North Frontenac looking at unique family development on Kashwakamak

Written by  Wednesday, 28 November 2018 12:05
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North Frontenac honoured long service of employees and fire volunteers at its regular meeting last week including Bill Hermer and Gregg Wise (20 years), Tim Neal (not in picture) and Dean Salmond (15 years), Tara Mieske, Randy Schonauer and Eric Korhonen (10 years) and fire volunteers Kevin Wheeler (Snow Road, 25 years, not in picture), Michelle Ross (Ompah, 10 years), Donna Schonauer (Clar-Mill, 10 years). Also pictured is Mayor Ron Higgins. Photo/Craig Bakay North Frontenac honoured long service of employees and fire volunteers at its regular meeting last week including Bill Hermer and Gregg Wise (20 years), Tim Neal (not in picture) and Dean Salmond (15 years), Tara Mieske, Randy Schonauer and Eric Korhonen (10 years) and fire volunteers Kevin Wheeler (Snow Road, 25 years, not in picture), Michelle Ross (Ompah, 10 years), Donna Schonauer (Clar-Mill, 10 years). Also pictured is Mayor Ron Higgins. Photo/Craig Bakay

Despite a rather lengthy agenda that included a public meeting on a unique proposal for a family recreational complex on Kashwakamak Lake, an afternoon information session/open house on the new Zoning Bylaw and recognition of long-serving employees, there wasn’t much actual business done at North Frontenac’s last regular Council meeting before the new Council takes over in December.

The proposed development on Kashwakamak prompted county Manager of Community Planning Megan Rueckwald to comment: “this is quite site specific.

“The Zoning Bylaw is not going to service every single property in North Frontenac.”

Rueckwald said they have received “a number” of letters and emails on the proposal.

“I know the Kash Association is against four or five families there because of potential congestion,” said Coun. Gerry Martin. “We didn’t even inform the lake association.”

“We have no requirement to tell the lake associations,” said Mayor Ron Higgins. “It was advertised in the paper.”

The proposal is unique in that Debbie Rucker owns 101 acres on two lots. There are four grown children who would like to create a family lodge along with parents and small children, 11 family members in total.

Writing in the proposal for the family, Debbie Rucker said: “The property was initially purchased with the intention of eventually giving ownership to the current owners’ four adult children.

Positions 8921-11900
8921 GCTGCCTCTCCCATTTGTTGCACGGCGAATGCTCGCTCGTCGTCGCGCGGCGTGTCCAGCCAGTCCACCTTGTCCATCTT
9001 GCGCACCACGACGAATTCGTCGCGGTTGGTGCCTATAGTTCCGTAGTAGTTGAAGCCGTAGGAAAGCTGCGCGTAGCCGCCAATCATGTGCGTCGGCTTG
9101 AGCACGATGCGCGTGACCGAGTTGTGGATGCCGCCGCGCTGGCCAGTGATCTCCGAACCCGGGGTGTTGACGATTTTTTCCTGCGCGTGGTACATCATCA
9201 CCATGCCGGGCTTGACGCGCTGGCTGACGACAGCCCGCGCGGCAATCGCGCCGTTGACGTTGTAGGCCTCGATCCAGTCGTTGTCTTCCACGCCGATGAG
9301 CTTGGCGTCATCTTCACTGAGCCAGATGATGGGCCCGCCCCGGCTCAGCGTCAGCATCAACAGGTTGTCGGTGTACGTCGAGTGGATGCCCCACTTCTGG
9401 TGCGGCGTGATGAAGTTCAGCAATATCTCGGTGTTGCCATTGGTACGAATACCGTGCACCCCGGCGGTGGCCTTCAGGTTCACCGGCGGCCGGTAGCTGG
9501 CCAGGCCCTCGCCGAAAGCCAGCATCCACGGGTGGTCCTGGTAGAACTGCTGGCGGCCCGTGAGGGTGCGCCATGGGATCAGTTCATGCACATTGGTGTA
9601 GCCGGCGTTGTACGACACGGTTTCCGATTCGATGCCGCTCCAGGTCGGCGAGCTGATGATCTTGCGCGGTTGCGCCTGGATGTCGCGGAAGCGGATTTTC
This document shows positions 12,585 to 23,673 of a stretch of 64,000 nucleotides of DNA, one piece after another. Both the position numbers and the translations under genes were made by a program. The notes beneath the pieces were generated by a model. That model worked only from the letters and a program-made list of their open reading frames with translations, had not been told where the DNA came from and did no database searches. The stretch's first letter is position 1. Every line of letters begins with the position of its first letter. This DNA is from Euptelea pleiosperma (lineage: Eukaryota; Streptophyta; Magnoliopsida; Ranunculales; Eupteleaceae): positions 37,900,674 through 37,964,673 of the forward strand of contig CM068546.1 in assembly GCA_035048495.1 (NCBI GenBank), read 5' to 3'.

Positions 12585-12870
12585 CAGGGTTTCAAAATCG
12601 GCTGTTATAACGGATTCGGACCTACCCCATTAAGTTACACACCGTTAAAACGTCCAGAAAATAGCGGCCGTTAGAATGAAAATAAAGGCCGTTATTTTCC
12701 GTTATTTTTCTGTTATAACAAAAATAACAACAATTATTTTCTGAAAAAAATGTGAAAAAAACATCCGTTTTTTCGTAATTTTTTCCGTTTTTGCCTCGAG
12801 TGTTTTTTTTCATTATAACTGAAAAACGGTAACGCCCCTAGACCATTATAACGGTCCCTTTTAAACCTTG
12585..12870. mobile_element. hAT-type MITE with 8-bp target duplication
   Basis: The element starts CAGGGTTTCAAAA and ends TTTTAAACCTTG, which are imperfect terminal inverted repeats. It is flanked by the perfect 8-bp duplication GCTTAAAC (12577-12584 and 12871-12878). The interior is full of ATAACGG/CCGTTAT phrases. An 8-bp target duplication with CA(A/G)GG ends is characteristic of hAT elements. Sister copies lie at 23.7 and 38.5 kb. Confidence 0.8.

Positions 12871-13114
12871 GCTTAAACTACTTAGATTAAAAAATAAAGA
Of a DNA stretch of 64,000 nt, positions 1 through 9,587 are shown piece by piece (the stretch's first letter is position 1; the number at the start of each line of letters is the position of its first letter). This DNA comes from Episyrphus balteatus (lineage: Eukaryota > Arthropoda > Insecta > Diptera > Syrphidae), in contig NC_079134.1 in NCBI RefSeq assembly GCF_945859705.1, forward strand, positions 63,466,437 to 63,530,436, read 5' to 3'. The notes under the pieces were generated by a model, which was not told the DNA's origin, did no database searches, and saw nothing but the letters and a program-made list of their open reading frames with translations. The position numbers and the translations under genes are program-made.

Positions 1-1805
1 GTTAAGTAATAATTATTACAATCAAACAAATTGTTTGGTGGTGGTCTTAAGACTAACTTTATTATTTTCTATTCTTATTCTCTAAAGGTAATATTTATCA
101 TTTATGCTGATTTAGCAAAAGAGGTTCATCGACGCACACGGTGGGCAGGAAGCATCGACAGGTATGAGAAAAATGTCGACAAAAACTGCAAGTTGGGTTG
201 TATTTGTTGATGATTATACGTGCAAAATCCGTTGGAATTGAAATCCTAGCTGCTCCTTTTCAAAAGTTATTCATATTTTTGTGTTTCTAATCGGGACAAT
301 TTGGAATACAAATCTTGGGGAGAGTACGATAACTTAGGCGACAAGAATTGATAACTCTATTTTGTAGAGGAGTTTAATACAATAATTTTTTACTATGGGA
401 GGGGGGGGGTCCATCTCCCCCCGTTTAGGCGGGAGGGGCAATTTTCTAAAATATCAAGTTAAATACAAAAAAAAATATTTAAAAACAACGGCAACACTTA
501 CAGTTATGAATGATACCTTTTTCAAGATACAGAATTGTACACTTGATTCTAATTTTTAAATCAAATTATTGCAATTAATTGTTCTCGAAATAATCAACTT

“Its purpose was to be a place where the family can come together, and the owners’ grandchildren have a place to grow up exploring and making memories.”

There was a pre-existing trailer on the property when purchased and they have also used two additional trailers and tents.

If approved, the plan would include four sleep cabins of varying designs, an outdoor kitchen, bathroom and shower facilities, fresh and grey water, a power/storage shed, a water tower, a garage and a main dwelling.

“Our next planning report will address the comments we’ve received,” said Rueckwald.

“Today, we’re just getting information,” said CAO Cheryl Robson. “We’re still receiving public input.”

“I guess I’m concerned about precedent here,” said Coun. John Inglis. “What prevents anybody from doing whatever they want?”

Recycling Blues
Mayor Ron Higgins expressed concern that the amount of recyclables were going down.

“A lot of it is around plastic,” said Public Works Manager Darwyn Sproule. “There’s a shift in what packaging producers are sending us.”

“A lot of things are changing in the market so we’ll be bringing a report soon,” said CAO Cheryl Robson.

“Toronto is to be barred from shipping its waste to the U.S.,” said Coun. John Inglis.

“They’ll be turning their eyes eastward,” said Coun. Gerry Martin.

“We have the most capacity in the Frontenacs,” said Robson.

“And China isn’t taking as much plastic as they used to,” said Coun. Vernon Hermer.

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